The Friendship Doctor

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When a friendly lunch leaves a sour taste

You've grown apart and have different interests and values.

QUESTION

Hi Irene,

A few years ago, I started meeting a couple of old friends for lunch every month or two. Well, the longer we do it, the less I enjoy it. We are far apart politically and they both have a lot of strongly held, strongly expressed opinions that I don't agree with. I don't care to debate these things over lunch--that just adds stress to an already stressful situation--but biting my tongue is getting tiresome too.

Actually, I don't want to debate some of these things because I don't know, for example, what is wrong with American schools, and I don't think they do either. One of them--like me--doesn't have any children or any connection at all with the school system, so as far as I'm concerned, she's basing her opinion on next to nothing. What's more, we tend to cover the same "what's wrong with America" ground over and over, at every lunch. I think I'm reaching a point where I feel oppositional to anything they say just because they have pushed my buttons so many times.

Basically, these two women are just annoying to me. I don't hate them and don't want to hurt their feelings, but I find myself dreading these lunches and resenting even the two hours every few months that I put into them. I tried being too busy for a while, but they just scheduled around my schedule.

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The way I see it, my choices are:

• Nut up and keep doing what I'm doing--the lunches are infrequent so it's not that big a deal.

• Start objecting when they spout baseless opinions even if it causes tension.

• Tell them I'll go as long as we find topics other than "what's wrong with America."

Do you have any other ideas? Maybe a way I can reframe the situation so that they are less irritating to me?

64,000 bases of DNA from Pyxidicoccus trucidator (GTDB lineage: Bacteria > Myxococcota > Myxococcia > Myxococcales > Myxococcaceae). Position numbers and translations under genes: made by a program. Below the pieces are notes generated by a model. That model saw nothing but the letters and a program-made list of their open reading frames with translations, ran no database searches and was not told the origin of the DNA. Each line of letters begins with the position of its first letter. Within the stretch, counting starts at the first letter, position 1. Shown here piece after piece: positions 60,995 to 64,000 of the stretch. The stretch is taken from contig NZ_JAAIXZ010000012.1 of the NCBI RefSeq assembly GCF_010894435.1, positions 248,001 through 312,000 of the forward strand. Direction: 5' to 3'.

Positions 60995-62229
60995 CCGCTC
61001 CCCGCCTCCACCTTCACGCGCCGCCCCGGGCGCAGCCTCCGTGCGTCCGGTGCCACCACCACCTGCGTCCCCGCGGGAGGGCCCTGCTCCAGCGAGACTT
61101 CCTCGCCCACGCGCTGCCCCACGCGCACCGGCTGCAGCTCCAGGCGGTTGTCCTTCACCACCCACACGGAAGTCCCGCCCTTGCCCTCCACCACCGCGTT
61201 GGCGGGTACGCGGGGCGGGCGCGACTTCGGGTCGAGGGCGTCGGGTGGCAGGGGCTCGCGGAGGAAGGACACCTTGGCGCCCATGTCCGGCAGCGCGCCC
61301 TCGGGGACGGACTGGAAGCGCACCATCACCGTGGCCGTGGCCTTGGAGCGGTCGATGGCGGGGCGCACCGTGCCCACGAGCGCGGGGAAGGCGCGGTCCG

Signed,

Betsy

ANSWER

Dear Betsy,

The first thing that comes to mind is that you have little in common with these once-friends now and don't particularly respect them. You didn't mention whether they were old school chums or co-workers but at one time you probably had some situational connection or reason for being friends with them that no longer exists.

Typically, when someone reconnects with an old friend getting reacquainted involves 1) talking about the past and your shared history and 2) catching up with each other's current lives. I presume that you're several lunches past this phase and wondering, "Is that all there is?"

So my question is what, if anything, feels good to you about these lunches now? While it may not be a big deal, having an unpleasant lunch every month or two that leaves you feeling irritated seems to be a noxious waste of time.

Of course, tell them you don't want to talk about education but my suspicion is that if you try to redirect the discussion these women will find some other topic that annoys you. You've grown apart and have different interests and values. These are your options as I see them:

• Are you willing to possibly risk losing their friendship by dropping out of the lunch bunch? If so, make up a white lie. For example: I don't really like to take time from my workday for lunches; it disrupts the flow.

• Another possibility would be to see one or both of them one-on-one, which might be more palatable that lunching with the "group." Perhaps, they feed off each other and you would enjoy the company of one or both of them individually.

• Or as you said, you could just swallow hard, make plans for the next lunch date, and bring along a pack of Tums.

I'll be interested to hear about what you decide.

Best,

Irene

 

 

Irene S. Levine, Ph.D., is a psychologist and professor of psychiatry at the NYU School of Medicine. Her latest book is Best Friends Forever: Surviving a Breakup With Your Best Friend.

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